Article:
Milemom wrote on January 25th, 2012
    • I love hiding little extra bits of healthy spices and oils in things like smoothies, where you’d otherwise not taste them! 😀

      Michael wrote on January 25th, 2012
    • Anyone have a good link for Paleo smoothie recipes? I always used to make them with greek yogurt but I have cut all dairy out. I am sure I could come up with some on my own but I was hoping to hear what other people enjoy.

      spayne wrote on January 25th, 2012
      • Primal Toad might be able to help you there…

        Primal Texas wrote on January 25th, 2012
      • I don’t do dairy either. Here’s my latest smoothie recipe: 1 c. organic blueberries (that I have stored frozen), 1 c. organic raspberries) also frozen, 4 T organic hemp seed, 2 T. unsweetened coconut, 2 organic medjool dates, a couple of handfuls of organic kale (also frozen after I buy it and rinse and spin it dry). A cup or so of unfiltered water- it gets up to the 2 and a half cup mark in the Vita-mix when I pour it over all the other stuff. Blend and drink. Delicious and nutritious.

        Penn wrote on July 6th, 2012
  10. Great list of food for inflammation. Try adding Resveratrol as well. Wonderful for heart diseases, cancers, inflammation.

    suz wrote on January 25th, 2012
  11. I also eat cruciferous veggies every day. Especially broccoli and cabbage. Berries are my other mainstay. I don’t eat much fish, which I probably should, but I live in Colorado. Fish just isn’t that great here. What we do have is lots of grass-finished beef, so I enjoy that often.

    Angeleen wrote on January 25th, 2012
  12. I LOVE cruciferous vegetables, but I’ve recently stopped eating them because they make me incredibly gassy… it’s so not OK. Does anyone have any suggestions on how to minimize that effect?

    Elizabeth wrote on January 25th, 2012
    • you should get use to them over time. you could try digestive enzymes
      You could also try steaming them, just a little. that way your system doesnt have to do ALL the work.

      suz wrote on January 25th, 2012
    • These vegtables are high in fiber as well which is a great thing. However if your bowel movements arent 2-3 times per day everyday then you may have an abundance of stool in the colon. With that being said, stool is the source of the vast majority of gas produced (~90%). Therefore when you eat high fiber foods or take a fiber supplement your retained stool gets extra hydrated and bulkier. When stool is hydrated and bulkier, like it should be, it will create gas. Therefore, as i tell my patients everyday, more is the answer instead of less. If you rid yourself of extra stool you are retaining then the extra gas is gone as well. Try An all natural psyllium based fiber supplement twice per day along with your vegtables, deal with the extra gas for a short period until extra stool is gone, and then all is well. On average a good dose of fiber powder is one tablespoon twice per day. There are many other forms also like chewables and wafers capsules are also available but are so small it takes on average 5-7 caps at a time to get a decent dose. Hope this helps!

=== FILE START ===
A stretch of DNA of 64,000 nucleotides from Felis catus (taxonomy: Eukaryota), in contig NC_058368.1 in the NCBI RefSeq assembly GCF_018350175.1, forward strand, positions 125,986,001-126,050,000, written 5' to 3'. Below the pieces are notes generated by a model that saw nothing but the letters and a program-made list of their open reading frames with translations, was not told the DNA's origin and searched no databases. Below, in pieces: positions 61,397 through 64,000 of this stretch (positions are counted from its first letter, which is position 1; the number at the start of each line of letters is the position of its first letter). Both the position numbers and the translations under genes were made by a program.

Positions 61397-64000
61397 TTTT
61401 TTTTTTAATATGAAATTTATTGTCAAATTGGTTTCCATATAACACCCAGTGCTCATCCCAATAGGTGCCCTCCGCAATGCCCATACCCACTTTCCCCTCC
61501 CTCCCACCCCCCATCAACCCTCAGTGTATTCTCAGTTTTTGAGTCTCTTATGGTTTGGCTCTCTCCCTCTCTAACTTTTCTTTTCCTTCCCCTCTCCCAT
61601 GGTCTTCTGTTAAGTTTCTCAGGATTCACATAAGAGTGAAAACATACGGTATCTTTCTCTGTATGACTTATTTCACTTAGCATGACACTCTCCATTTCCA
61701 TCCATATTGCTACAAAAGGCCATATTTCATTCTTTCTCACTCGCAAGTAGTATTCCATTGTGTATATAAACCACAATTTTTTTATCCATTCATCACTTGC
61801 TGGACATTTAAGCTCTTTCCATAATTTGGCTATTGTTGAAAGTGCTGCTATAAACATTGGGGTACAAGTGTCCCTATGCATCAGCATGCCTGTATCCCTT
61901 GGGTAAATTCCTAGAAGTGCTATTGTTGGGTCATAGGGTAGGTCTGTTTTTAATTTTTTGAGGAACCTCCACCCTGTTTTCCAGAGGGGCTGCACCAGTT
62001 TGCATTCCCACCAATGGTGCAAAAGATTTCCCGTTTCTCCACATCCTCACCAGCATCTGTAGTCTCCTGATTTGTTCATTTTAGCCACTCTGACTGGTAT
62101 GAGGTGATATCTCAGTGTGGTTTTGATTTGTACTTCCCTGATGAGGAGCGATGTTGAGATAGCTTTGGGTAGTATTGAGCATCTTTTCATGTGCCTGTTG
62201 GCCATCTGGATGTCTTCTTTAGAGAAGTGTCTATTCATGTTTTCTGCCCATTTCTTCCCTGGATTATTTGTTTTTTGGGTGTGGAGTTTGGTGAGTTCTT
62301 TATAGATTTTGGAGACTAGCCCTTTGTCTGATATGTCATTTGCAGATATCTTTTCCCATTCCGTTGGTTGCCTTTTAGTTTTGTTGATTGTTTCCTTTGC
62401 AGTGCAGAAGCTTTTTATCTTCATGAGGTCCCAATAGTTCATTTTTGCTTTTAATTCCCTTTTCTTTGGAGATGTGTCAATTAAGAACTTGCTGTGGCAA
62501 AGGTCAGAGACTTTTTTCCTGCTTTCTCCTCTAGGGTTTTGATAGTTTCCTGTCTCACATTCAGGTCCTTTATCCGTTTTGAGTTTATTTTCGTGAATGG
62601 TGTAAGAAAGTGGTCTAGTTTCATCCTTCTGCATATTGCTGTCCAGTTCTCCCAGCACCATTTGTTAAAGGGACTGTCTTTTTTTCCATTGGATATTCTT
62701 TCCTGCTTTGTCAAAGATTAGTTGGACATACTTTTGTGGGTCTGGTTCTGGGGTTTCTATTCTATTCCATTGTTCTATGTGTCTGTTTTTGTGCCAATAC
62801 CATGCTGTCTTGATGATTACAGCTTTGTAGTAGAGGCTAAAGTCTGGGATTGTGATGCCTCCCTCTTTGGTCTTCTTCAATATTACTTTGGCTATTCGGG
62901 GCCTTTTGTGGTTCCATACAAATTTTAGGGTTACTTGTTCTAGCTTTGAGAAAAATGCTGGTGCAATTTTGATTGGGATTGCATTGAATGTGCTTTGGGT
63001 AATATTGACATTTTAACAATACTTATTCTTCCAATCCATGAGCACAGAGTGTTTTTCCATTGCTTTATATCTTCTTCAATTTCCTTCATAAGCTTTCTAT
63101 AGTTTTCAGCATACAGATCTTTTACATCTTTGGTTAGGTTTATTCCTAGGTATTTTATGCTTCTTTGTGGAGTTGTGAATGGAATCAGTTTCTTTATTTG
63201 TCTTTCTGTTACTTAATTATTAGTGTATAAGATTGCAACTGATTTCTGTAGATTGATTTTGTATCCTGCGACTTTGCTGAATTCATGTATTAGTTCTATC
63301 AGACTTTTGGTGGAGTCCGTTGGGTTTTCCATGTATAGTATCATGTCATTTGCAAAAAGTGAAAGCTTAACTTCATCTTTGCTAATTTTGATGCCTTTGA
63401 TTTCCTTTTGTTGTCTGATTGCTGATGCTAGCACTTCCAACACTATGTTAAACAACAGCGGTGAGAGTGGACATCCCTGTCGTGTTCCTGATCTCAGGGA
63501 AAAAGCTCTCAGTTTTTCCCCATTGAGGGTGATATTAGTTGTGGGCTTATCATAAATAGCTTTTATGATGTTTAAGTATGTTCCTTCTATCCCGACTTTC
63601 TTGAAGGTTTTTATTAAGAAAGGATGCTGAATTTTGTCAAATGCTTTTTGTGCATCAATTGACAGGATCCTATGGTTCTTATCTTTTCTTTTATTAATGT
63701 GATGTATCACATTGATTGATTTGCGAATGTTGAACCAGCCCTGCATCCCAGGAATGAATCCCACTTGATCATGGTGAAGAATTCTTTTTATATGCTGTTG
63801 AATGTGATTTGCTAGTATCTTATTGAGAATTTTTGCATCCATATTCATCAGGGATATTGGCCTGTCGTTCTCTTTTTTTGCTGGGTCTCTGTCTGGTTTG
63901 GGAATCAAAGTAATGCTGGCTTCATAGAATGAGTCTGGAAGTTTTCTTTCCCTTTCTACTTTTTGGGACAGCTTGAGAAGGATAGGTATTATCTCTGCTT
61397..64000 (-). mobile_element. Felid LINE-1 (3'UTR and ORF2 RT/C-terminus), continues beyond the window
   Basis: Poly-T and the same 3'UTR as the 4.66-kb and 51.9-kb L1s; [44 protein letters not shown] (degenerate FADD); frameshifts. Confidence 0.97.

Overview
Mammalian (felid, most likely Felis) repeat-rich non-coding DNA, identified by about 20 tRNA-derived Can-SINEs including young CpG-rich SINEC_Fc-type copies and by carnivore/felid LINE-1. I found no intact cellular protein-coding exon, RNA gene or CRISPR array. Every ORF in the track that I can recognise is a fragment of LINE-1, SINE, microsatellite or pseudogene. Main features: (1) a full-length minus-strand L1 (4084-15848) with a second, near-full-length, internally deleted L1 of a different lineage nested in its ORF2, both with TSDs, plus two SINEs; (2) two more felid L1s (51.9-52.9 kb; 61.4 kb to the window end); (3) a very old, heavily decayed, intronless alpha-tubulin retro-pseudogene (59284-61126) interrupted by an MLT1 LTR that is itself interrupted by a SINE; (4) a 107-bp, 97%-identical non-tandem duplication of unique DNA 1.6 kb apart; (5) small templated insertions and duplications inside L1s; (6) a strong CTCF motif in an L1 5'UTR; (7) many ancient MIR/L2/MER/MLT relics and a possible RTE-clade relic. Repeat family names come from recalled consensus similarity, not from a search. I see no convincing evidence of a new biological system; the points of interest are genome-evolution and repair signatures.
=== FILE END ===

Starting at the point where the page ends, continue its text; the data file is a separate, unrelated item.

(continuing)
Erik wrote on January 25th, 2012
      • Are you saying that I should be pooping 2-3 times per day? I most definitely don’t do this. I poop every morning. Once in a great while I won’t go at all or will go twice a day.

        Once is the norm. Why are you saying I should go 2-3 times per day?

        I rarely have gas unless I eat crap.

        You recommend psyllium based fiber supplement? I thought this was not the greatest thing in the world…

        Primal Toad wrote on January 25th, 2012
        • Todd, I’m with you: I cite Fibre Menace’s thorough smackdown of the need-fibre-to-poop line. If that were true, how do breast-fed babies poop? And lord knows, they can POOP!
          Apparently Ayurveda insists that we should poop after every meal.

          Lauren wrote on January 25th, 2012
        • @Toad, you are correct. Psyllium generally does more harm than good. I would stay away from any supplemental fiber. What you get from food is plenty. And it’s not accurate that you should “go” 2-3 times a day. Depends on a lot of different variables.

          Mark Sisson wrote on January 25th, 2012
      • I average around 2 movements a day, so I’m not sure that’s the problem… and I generally eat a lot of vegetables throughout the day, so I really shouldn’t be low on fiber…. but I’m down to give it a try. Thanks for the input!

        Elizabeth wrote on January 25th, 2012
      • Psyllium Husk can be quite abrasive over time…add probiotics at night…slow introduction….for being regular, normal high fat diet, veggies, FAT (esp. coconut oil) is a better choice than harsh Psyllium in any form.

        Also, try de-stressing, lower abdominal massages ..up on right , down on left…exercise…and drink more fluids…:)

        firefly wrote on January 25th, 2012
    • You might try fermenting them. I find it really helps. Have you ever made sauerkraut? Very easy, and once you try it, you’ll be hooked. It’s a simple matter to move on to ferment other things. I’ve developed a ‘Kim Chi’ recipe which has grown into a laundry list of vegetables, broccoli included.